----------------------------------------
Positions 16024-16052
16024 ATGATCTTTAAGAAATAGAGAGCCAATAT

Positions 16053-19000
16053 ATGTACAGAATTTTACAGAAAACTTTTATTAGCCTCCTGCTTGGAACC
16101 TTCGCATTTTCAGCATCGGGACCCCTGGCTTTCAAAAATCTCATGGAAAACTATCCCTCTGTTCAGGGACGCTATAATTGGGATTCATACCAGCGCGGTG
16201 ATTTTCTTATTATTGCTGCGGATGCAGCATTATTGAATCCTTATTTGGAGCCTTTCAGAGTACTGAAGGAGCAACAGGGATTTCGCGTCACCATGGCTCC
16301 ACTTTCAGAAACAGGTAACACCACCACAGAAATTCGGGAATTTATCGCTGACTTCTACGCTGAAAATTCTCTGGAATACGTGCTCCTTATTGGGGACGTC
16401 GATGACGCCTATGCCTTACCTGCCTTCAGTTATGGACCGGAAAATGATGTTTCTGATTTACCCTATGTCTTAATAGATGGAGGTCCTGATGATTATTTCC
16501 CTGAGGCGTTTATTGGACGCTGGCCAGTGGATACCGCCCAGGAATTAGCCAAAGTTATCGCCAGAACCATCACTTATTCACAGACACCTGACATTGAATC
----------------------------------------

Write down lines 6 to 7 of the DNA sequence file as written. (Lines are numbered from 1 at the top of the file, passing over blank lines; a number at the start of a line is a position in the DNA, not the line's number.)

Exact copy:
16201 ATTTTCTTATTATTGCTGCGGATGCAGCATTATTGAATCCTTATTTGGAGCCTTTCAGAGTACTGAAGGAGCAACAGGGATTTCGCGTCACCATGGCTCC
16301 ACTTTCAGAAACAGGTAACACCACCACAGAAATTCGGGAATTTATCGCTGACTTCTACGCTGAAAATTCTCTGGAATACGTGCTCCTTATTGGGGACGTC